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St Thomas More

Catholic School

Liturgical Calendar - Spring Term

 Liturgical calendar for assemblies

Liturgical Calendar Week Beginning Sunday Mass Readings Page Reference
The Epiphany  

Epiphany of the Lord

Matthew Chapter 2: 1-12

P28 (Year C)
Baptism of the Lord  

The Baptism of the Lord

Matthew Chapter 3
Verses 13-17

P30 (Year C)

2nd Sunday of the Epiphany


The miracle at Cana

John Chapter 2
Verses 1-11

P280 (Year C)
3rd Sunday of the Epiphany  

We belong to one body

1 Cori Chapter 12
Verses 12-30

P282 (Year C)

4th Sunday of the Epiphany


God’s Good News

Luke Chapter 4
Verses 20-30

P284 (Year C)
5th Sunday of the Epiphany  

The Marvellous Catch

Luke Chapter 3
Verses 1-11
P286 (Year C)
6th Sunday of the Epiphany



7th Sunday of the Epiphany  

Love your enemies

1 Samuel Chapter 26
Verses 2-23

P290 (Year C)
8th Sunday of the Epiphany  

The fruit of goodness

Luke Chapter 13
Verses 6-9

P292 (Year C)
1st Sunday of Lent


Temptation in the desert

Luke Chapter 4
Verses 1-13

P258 (Year C)
2nd Sunday of Lent  


Jesus shines like the sun

Matthew Chapter 17
Verses 1-10

P260 (Year C)
3rd Sunday of Lent  

God gives us another chance

Luke Chapter 13
Verses 6-9

P262 (Year C)
4th Sunday of Lent  

The son who came back

Luke Chapter 15
Verses 11-24
P264 (Year C)





Ash Wednesday by Carl Spitzweg

"Ash Wednesday” by Carl Spitzweg (1855 – 1860)

It might seem a strange image, that of a clown, alone in a cell, to help us to explore the meaning of the Lenten Season but  the drawing “Ash Wednesday” by Carl Spitzweg (1855 – 1860)  invites us to contemplate the meaning of Lent as we also  begin our own journey through the Lenten Season.

As we look at the painting, we are drawn to a solitary clown seated in the corner of the cell, his head  bent, arms crossed and his face in shadows:  a striking contrast to a clown who normally represents revelry, satire, excess, exuberance and a  letting go of convention, someone who in general laughs at life. Here however, he is seated, the mood is sombre there is no gay exuberance here. Instead we gaze at a scene which is as arid as the desert, the colour of ash. He is seated in a nearly empty stone room with only a jug of water as provision. The revelry of the Mardi Gras, gives way to the simplicity of the Lenten Season.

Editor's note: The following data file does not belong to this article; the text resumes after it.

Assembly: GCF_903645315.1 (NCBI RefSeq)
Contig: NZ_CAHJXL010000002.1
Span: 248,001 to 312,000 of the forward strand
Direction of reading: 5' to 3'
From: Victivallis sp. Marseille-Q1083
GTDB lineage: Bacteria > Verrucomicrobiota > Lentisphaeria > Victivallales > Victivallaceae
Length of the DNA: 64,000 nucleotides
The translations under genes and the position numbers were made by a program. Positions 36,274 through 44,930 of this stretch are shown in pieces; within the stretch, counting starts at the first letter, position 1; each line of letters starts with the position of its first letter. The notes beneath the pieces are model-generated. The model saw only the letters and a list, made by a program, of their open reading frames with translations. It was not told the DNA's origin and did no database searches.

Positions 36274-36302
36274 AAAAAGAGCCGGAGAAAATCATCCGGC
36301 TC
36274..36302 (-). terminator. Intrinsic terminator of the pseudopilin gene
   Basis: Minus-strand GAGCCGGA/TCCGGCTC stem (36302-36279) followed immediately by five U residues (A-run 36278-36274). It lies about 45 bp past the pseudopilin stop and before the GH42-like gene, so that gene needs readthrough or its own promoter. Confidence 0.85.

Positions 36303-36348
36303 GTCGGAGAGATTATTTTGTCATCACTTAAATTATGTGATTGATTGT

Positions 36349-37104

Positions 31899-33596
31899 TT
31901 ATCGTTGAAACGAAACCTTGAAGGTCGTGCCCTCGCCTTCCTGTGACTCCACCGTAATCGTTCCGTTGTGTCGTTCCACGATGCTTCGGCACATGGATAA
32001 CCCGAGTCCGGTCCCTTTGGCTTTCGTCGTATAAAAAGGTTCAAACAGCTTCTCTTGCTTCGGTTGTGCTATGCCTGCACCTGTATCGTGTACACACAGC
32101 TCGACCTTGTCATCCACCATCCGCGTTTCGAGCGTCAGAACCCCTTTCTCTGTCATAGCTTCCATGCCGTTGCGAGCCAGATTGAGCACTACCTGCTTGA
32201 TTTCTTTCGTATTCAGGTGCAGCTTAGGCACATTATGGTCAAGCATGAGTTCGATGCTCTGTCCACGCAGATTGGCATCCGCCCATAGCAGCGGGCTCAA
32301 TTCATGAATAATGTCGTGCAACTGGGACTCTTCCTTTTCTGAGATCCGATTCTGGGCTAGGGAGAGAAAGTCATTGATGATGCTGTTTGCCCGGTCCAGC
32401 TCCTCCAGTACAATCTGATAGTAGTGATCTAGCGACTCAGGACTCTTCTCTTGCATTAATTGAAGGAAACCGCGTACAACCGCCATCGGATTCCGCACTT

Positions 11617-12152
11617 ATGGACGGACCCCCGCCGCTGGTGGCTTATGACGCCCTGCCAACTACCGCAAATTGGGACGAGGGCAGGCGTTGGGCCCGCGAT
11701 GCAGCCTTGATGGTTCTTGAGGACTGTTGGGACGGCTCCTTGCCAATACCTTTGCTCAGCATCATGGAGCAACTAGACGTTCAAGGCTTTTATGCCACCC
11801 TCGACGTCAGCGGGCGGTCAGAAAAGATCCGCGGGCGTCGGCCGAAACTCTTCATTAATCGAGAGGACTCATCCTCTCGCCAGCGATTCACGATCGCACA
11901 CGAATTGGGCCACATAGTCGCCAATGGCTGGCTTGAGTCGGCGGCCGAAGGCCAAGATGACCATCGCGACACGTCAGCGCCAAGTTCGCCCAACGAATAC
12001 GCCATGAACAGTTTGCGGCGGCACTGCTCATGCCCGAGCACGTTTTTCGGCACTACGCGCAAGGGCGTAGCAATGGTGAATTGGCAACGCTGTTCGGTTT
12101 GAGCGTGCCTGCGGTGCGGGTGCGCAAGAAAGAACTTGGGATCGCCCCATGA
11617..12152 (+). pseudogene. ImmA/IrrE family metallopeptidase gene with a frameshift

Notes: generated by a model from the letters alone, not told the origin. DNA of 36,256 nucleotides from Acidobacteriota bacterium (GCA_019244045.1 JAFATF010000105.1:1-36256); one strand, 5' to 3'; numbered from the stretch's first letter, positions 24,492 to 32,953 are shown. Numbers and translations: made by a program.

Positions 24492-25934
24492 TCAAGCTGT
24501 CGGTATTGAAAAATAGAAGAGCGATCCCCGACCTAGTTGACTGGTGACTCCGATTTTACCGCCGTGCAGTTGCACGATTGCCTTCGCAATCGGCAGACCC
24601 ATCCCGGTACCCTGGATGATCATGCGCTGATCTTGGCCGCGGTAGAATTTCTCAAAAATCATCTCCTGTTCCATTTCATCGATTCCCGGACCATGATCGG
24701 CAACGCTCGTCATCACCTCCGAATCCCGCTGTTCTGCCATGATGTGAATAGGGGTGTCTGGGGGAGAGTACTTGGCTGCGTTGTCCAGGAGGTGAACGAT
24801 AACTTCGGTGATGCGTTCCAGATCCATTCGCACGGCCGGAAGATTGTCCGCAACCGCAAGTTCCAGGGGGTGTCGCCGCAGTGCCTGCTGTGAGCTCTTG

The Gospel that is read on Ash Wednesday fits in rather nicely with this image of the clown portrayed here. His dress invites attention: “Look at me!” Jesus however reminds us to be less concerned with how others see us. This image here serves as a warning to the “Look at me” culture that we can be suffused with. In this moment of introspection, the clown has a moment of conversion- the moment of discovering his inner room where he may pray to God in secret.

The clown is central to the story, but it is the background that tells the story. The clown is bathed in light from the upper window, a subtle sign that his prison cell is perhaps a place of retreat, repentance, and conversion. In contrast to this upper light is a dark doorway, the entrance to the cell. The composition of the clown, the window and the archway form a narrative triangle. The dark doorway shows us where the clown has come from. The window above lets in the light, and the rays point the way upward and invite the clown towards fullness, possibility and hope. We catch the clown at a cross road, a change of direction from darkness to light.

During this season of Lent may we use this time to redirect our lives and discover the richness of Jesus’ teaching, and let this time refresh, and reanimate ourselves as we journey towards the resurrection and the light, offered by Jesus, The Light of the World.


With grateful thanks to Daniella Zsupan- Jerome Assistant Professor of Liturgy and Catechesis, and Evangelisation at Loyola University, New Orleans. This reflection is based on her insights into the painting by Carl Spitzweg “Ash Wednesday”.